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Lives of the Law, by Tom Bingham. Oxford: Oxford University Press, 2011. xiv + 371 + (index) 16pp (£19.99 hardback). ISBN 978-0-19-969730-4.

Published online by Cambridge University Press:  02 January 2018

David Feldman*
University of Cambridge


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Book Review
Copyright © Society of Legal Scholars 2012

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110. A selection of Bingham's earlier work was published as Bingham, T The Business of Judging: Selected Essays and Speeches (Oxford: Oxford University Press, 2000 CrossRefGoogle Scholar).

111. See eg Lord Bingham of Cornhill ‘The rule of law’ [2007] Clj 67, 75.

112. See eg R (Jackson) v Attorney General [2005] UKHL 56, [2006] 1 AC 262, HL at [9], [30], [32] per Lord Bingham of Cornhill; Lord Bingham of CornhillThe rule of law and the sovereignty of Parliament’ (2008) 19 King's Law Journal 223 CrossRefGoogle Scholar.

113. Bingham took a First in History at Oxford. In his introduction to the book, Sir Jeffrey Jowell refers to the address by Lord Mackay of Clashfern at Lord Bingham's memorial service, saying that Lord Bingham had described himself as an historian manqué (Bingham, Lives of the Law [hereafter ‘Lives’] p vi).

114. Dicey, AV Lectures Introductory to the Study of the Law of the Constitution (London: Macmillan, 1885) p 15 Google Scholar.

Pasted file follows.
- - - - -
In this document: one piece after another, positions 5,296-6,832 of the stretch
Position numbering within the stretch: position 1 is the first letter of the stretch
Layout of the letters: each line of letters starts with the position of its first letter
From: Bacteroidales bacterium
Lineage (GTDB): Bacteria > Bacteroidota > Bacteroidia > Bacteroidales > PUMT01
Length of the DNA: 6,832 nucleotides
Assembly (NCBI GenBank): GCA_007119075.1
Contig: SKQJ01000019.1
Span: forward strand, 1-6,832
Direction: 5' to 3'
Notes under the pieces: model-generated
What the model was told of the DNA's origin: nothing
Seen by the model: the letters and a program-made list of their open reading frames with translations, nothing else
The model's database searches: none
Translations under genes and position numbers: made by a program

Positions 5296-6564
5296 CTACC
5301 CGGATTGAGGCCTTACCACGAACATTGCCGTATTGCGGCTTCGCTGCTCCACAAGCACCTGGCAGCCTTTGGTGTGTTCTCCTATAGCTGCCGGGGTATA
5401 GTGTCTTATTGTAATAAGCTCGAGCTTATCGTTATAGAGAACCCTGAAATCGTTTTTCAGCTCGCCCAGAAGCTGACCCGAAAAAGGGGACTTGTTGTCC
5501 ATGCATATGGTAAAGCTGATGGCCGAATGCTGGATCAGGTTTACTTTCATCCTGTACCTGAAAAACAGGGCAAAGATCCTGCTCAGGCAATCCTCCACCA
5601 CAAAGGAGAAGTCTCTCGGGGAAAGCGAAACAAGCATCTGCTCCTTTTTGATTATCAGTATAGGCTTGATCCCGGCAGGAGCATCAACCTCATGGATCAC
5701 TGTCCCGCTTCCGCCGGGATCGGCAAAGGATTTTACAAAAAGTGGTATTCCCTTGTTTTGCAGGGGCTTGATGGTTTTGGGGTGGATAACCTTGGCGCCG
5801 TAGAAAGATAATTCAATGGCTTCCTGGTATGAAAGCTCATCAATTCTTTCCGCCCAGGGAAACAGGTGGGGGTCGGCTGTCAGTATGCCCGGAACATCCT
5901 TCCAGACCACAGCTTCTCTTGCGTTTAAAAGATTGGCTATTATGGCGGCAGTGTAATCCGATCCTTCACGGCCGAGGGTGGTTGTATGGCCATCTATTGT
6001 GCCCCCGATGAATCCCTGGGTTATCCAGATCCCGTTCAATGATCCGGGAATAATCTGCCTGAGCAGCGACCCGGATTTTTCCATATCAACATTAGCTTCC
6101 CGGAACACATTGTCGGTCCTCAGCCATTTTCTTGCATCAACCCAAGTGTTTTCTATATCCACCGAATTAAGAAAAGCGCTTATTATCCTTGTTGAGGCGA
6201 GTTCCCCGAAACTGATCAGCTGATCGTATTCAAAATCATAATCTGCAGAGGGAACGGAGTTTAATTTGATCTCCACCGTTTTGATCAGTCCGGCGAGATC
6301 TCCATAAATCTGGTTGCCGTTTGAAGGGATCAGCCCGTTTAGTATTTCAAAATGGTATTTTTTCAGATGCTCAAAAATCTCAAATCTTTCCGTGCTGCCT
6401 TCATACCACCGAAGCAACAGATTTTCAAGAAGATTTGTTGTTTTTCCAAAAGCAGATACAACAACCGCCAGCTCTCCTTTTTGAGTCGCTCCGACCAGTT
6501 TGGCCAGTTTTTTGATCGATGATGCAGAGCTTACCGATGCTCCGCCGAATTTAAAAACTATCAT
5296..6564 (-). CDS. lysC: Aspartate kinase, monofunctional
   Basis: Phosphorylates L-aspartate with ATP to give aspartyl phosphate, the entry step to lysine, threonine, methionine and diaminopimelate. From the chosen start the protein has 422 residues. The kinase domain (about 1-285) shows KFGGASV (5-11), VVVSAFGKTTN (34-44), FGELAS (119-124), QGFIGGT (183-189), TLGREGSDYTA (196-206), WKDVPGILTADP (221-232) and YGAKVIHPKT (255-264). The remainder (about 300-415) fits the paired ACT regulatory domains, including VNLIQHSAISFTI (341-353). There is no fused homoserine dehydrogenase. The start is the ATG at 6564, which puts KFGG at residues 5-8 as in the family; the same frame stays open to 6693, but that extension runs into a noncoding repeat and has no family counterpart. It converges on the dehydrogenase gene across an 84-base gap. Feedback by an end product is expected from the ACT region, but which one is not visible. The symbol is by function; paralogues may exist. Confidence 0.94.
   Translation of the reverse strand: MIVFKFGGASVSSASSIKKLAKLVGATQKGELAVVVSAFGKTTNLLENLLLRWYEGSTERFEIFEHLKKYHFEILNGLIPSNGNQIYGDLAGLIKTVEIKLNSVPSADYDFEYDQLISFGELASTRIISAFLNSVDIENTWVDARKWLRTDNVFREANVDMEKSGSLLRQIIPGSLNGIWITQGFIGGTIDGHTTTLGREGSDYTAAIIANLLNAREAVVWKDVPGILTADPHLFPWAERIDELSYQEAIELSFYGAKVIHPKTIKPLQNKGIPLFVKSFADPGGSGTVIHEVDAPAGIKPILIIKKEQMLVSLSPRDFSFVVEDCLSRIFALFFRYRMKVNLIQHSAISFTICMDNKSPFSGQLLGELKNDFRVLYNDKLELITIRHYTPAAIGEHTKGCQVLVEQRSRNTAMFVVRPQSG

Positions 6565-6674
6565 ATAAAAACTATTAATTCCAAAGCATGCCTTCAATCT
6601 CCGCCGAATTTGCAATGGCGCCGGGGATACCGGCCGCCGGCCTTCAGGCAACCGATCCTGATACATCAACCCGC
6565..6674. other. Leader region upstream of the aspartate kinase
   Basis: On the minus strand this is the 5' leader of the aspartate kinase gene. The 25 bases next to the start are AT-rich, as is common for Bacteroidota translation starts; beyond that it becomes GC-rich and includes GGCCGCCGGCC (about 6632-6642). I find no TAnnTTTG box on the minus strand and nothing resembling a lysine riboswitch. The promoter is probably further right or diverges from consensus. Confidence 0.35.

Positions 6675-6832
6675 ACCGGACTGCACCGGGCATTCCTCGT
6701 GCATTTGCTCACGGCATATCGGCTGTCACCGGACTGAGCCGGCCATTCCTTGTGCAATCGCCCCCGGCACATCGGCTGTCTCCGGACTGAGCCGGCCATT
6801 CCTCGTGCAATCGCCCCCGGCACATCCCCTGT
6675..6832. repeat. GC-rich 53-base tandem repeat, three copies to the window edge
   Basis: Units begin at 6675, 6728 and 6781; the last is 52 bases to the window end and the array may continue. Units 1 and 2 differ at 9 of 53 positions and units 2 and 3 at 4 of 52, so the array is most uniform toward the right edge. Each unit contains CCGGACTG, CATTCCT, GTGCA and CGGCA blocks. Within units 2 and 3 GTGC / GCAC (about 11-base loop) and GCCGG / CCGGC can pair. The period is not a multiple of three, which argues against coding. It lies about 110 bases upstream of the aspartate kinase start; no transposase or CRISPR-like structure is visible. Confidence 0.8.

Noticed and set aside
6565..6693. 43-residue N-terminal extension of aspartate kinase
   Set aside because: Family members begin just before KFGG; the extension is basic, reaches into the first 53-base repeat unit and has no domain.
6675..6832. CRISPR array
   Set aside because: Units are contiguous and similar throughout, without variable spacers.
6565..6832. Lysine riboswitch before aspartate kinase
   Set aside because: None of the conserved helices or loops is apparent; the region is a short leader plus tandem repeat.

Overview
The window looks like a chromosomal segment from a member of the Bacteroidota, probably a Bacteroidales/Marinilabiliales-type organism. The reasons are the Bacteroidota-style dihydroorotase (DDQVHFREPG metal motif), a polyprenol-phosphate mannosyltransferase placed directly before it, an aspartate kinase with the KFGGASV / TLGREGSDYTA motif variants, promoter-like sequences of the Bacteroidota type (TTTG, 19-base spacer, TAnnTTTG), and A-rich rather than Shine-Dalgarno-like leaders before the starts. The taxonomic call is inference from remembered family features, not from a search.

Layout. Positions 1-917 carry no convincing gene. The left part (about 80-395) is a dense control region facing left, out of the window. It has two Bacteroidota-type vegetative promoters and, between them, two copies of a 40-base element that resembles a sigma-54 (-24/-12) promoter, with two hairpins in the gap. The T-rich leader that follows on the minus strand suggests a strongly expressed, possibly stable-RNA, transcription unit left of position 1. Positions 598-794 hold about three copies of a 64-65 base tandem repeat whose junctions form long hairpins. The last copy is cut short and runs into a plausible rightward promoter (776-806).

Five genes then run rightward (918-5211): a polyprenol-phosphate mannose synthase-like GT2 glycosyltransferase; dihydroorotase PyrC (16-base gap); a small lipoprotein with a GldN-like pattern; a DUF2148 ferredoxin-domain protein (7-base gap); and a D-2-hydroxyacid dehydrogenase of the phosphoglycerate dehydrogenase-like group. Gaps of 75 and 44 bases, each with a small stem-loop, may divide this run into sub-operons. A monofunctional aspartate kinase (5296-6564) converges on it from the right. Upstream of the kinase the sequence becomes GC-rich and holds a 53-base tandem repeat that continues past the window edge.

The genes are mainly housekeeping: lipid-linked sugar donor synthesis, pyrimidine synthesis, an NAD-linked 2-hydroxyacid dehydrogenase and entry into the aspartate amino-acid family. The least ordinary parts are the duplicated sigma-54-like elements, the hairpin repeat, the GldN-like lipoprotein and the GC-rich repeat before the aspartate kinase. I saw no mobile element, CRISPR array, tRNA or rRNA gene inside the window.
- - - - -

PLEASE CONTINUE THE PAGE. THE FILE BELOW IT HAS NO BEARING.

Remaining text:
115. Ibid, p 19.

116. Lives, p 156.

117. Ibid., p 134.

118. Ibid.

119. Birks, PThe heap of good learning: the jurist in the common law tradition’ in Markesinis, B (ed) Law Making, Law Finding and Law Shaping: The Diverse Influences (Oxford: Oxford University Press, 1997) pp 113114 Google Scholar, quoted in Lives, pp 127, 143.

120. Dicey, above n 5, pp 18–19 (footnote omitted).

121. Lives, chs 1, 13, 14.

122. Ibid., pp 219–220. See also chs 8, 9, 12.

123. [2008] UKHL 61; [2009] AC 453 HL at [68]–[74].

124. [2004] UKHL 56; [2005] 2 AC 68 HL at [17]–[24], [34]–[42], [59]–[70].

125. [2005] UKHL 71; [2006] 2 AC 221 HL at [11]–[13], [17], [29]–[45].

126. Bingham, TH Widening Horizons: The Influence of Comparative Law and International Law on Domestic Law (Cambridge: Cambridge University Press, 2010 CrossRefGoogle Scholar).

127. Lives, ch 20.

128. Moore, JB International Arbitrations to which the US has been a Party, 6 vols (Washington, DC: US Government Printing Office, 1898 Google Scholar) vol 1, ch 4.

129. Lives, p 12. See further Bingham, T The Rule of Law (London: Allen Lane, 2010 Google Scholar).

130. JP Curran ‘Address in connection with the right of election of the Lord Mayor of Dublin, 10 July 1710’:‘The condition upon which God hath given liberty to man is eternal vigilance; which condition if he break, servitude is at once the consequence of his crime, and the punishment of his guilt.’

131. Lives, p 208.

132. Ibid., p 156.

133. D Feldman ‘None, one or several? Perspectives on the Uk's constitution(s)’ (2005) Clj 329.

134. Lives, p 146.

135. Ibid, pp 216–218.

136. Lives, p 44 (footnote omitted).

137. Ibid, pp 356–357.

138. Ibid, p 150.

139. Ibid, chs 4 (‘The Evolving Constitution’), 5 (‘The Old Order Changeth’), 6 (‘A Written Constitution?’), 7 (‘The Future of the House of Lords’) and 10 (‘The Highest Court in the Land’).

140. 140.Anon ‘Lord Bingham of Cornhill’ The Daily Telegraph 12 September 2010, available at .